written/non-written things by me (from 2005-2008)

Wednesday, March 08, 2006

Some days from this last week, scrambled.

Today is International Women's Day. Here in China women (most likely white-collar women) are allowed to leave work at lunch time and have the rest of the day to do as they please. In Russia as reported by the Moscow Times, "On this spring day, representatives of the fair sex will not be punished for minor traffic violations...In some places they congratulate the women drivers, and in other places they even give them small presents such as festive postcards with the traffic police insignia or small bouquets of flowers." I shall hope that I recieve something special today when I venture out to by a textbook for my Chinese lesson for later this week.

Here is bus on its way to the subway. To get to my lesson I must traverse great distances of concrete and traffice, squeeze my way through multitudes just to stand in the subway train for a rather long time. It takes 1 to 2 hours by subway and bus to get to the Chinese Government Social Welfare Old People's Accomodation (senior citizen's home) On Monday I started my first Chinese lesson with "Tommy." Tommy is a friend of Haiyan and her family in her hometown in Sichuan Province. He is a 79 year old artist who has lived on and off in the U.S. teaching traditional Chinese art in Kansas, California, and Texas. His english is, of course, very good. He wrote a published auto-biography in English, haven't yet asked him about it. Despite the journey, I arrived to his beautiful little senior home among your typical Beijing neighborhood of dirty-looking apartment towers and narrow alleys lined with fruit carts and shops. Tommy's little dorm-style room was lit by a large window and warmed with dark wood furniture and a few of his bronze sculptures. This is "Don't fence me in" He pointed to a 2 foot sculpture of burly man emerging from a pile of rubble holding a spike and chisel. "Do you know?" Then he began to sing very animatedly an American war-era song called "Dont Fence me in." I didn't know it.
Tommy will be a good teacher for me. He has offered to help me with anything I should need in Beijing. He has already sought out a local violin shop for me and we will go after the next lesson.
As for the rest of the week I have been busying myself in novelties of my new routine which include: a.) Jogging around the neighborhood to visit the park many older people gather every morning to sing songs in a white stone pagoda, where they can ballroom dance on a basketball court, and where women practice their fan dances, and where random older individuals can perform a series of arm swinging and bending for exercise. b.) Teaching with these girls everyday (Memory and Ann) ...
and generally finding that teaching, despite the occasional yelling, feels rather natural. c.) Haiyan and I have a very nice domestic relationship. (we've actually never gone out anywhere together, because she gets home at 6 30 and after we eat dinner she should usually study for her upcoming PhD entrance exam) .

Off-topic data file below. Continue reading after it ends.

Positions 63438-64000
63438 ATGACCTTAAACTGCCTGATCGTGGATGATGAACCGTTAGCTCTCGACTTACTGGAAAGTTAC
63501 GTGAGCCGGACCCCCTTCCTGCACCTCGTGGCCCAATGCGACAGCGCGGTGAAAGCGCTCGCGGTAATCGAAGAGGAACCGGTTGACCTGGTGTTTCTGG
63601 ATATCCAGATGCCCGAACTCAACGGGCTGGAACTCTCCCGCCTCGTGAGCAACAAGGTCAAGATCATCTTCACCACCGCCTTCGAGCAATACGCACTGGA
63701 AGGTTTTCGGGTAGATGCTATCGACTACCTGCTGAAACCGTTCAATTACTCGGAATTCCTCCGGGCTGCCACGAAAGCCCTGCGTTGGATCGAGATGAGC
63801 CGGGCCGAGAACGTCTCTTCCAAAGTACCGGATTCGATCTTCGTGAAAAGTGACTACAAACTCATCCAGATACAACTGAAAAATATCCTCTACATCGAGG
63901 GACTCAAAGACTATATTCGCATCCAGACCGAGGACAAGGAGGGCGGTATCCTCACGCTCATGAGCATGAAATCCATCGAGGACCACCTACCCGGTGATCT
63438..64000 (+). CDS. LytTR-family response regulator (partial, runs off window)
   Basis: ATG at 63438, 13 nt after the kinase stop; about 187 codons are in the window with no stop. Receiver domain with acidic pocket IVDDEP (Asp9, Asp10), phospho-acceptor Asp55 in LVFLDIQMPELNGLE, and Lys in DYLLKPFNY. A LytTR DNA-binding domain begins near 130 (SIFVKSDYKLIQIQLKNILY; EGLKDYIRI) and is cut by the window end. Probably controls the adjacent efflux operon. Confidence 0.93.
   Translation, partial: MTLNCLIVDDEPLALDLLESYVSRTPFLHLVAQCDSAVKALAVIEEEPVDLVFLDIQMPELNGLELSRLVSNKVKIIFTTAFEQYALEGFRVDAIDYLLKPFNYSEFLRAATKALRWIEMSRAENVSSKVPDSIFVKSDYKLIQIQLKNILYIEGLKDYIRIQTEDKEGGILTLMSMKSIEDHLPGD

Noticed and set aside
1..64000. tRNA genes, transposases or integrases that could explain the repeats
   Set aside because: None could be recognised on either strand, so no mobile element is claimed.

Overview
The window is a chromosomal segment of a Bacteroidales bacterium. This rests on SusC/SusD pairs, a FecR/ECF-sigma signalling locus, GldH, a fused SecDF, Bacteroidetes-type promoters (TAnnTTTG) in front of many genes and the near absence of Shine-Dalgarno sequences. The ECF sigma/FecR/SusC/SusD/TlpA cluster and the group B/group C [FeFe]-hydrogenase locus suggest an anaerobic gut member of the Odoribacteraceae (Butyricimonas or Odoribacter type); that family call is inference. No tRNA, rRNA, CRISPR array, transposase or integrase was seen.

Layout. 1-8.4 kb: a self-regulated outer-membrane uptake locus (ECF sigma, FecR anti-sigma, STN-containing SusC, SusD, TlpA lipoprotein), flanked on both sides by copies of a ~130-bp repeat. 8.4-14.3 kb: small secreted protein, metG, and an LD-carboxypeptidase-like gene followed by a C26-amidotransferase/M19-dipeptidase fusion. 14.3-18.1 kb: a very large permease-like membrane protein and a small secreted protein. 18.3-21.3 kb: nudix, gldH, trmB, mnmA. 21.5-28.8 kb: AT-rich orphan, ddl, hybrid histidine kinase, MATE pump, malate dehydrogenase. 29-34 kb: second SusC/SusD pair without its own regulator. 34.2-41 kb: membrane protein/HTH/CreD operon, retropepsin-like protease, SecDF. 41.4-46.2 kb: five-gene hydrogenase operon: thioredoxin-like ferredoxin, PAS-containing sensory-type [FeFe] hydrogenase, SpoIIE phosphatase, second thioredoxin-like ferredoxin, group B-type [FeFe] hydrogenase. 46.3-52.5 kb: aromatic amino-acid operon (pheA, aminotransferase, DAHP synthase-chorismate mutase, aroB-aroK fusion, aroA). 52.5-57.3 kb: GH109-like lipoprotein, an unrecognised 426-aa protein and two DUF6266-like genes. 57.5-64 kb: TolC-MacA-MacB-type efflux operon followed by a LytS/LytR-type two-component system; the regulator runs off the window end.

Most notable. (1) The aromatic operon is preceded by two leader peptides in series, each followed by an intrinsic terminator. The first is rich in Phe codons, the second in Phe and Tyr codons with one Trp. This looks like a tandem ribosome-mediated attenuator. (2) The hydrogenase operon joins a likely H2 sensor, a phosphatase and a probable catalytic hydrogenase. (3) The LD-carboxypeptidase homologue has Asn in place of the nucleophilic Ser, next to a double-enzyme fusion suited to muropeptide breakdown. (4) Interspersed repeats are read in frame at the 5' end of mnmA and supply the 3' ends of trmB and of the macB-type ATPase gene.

We swap cooking dinner for each other. Last night I went all out and made a four course meal for her when she got home.

We sit and have tea in the living room and talk about Chinese stuff.

And on one really fun occasion last week we watched an incredible movie by one of my favorite directors. Its rough translation is "Riding alone for thousands of miles" by director Zhang Yimou. Its my new favorite movie even though I could understand but about 0.9% percent of it. I picked it up at random from a pirated DVD peddler on the street, had no idea what it was about apart from the little boy and older man smilng on the cover. I showed Haiyan and she got rather excited because its title refers to a ancient festival play in Yunnan province (which happens to be my destination of choice when my vacation comes around). It is about a stern and stoic Japanese man who tries to salvage his damaged relationship with his dying son by visiting an actor of this ancient play Yunnan province. Most of the scenes flashed back and forth bewtween the stark urban landscape of a big city in Japan and the snow-capped mountain villages of Yunnan. Its rather funny because the Japanese man cannot speak Chinese, and he is in the backwater of China, which an array of cameras and devices looped around his neck. The film is really about the desire to communicate, both emotionally and physically. The movie's english subtitles weren't existent as promised on the backcover, a problem I usually find with Chinese DVDs, so Haiyan periodically translated it for me, which added a funny extra dimension to our experience watching this movie about people who cannot communicate.

So we have our first date on Friday to see ancient Kunqu Opera, the predecessor to the more famous Beijing Opera. Kunqu is the oldest form of opera in all of China dating back to the 14th century. Its considered more literary, romantic, and technically challenging than most operatic forms because it is the "mother of Chinese opera." It suffered much suppression from the 18th century onward, because audiences were considered to unsophisticated to understand it, then of course in the Cultural Revolution it was almost completely obliterated. Now, the Chinese governement has much interest in preserving it and funds Kunqu opera institutes and promotes its revival. In 2001, UNESCO named it was one of the masterpieces in a global cultural preservation program known as "The Proclamation of Masterpieces of the Oral and Intangible Heritage of Humanity."

This is the website for the 2005 selections. You can see the selections according to regrion on the right. I find it rather entertaining.


My name is Hannah Pierce-Carlson